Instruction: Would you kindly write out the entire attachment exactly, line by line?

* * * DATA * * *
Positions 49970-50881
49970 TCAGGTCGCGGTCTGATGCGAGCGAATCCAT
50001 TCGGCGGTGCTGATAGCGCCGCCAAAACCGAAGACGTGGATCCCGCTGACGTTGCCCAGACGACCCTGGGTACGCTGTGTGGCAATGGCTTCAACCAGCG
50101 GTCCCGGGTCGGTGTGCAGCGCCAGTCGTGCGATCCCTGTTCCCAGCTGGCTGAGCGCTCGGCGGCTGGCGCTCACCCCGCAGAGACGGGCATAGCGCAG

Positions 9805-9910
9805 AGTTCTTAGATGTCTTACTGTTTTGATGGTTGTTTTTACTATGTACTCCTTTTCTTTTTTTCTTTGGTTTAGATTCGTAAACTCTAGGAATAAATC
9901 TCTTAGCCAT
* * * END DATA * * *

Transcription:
Positions 49970-50881
49970 TCAGGTCGCGGTCTGATGCGAGCGAATCCAT
50001 TCGGCGGTGCTGATAGCGCCGCCAAAACCGAAGACGTGGATCCCGCTGACGTTGCCCAGACGACCCTGGGTACGCTGTGTGGCAATGGCTTCAACCAGCG
50101 GTCCCGGGTCGGTGTGCAGCGCCAGTCGTGCGATCCCTGTTCCCAGCTGGCTGAGCGCTCGGCGGCTGGCGCTCACCCCGCAGAGACGGGCATAGCGCAG

Positions 9805-9910
9805 AGTTCTTAGATGTCTTACTGTTTTGATGGTTGTTTTTACTATGTACTCCTTTTCTTTTTTTCTTTGGTTTAGATTCGTAAACTCTAGGAATAAATC
9901 TCTTAGCCAT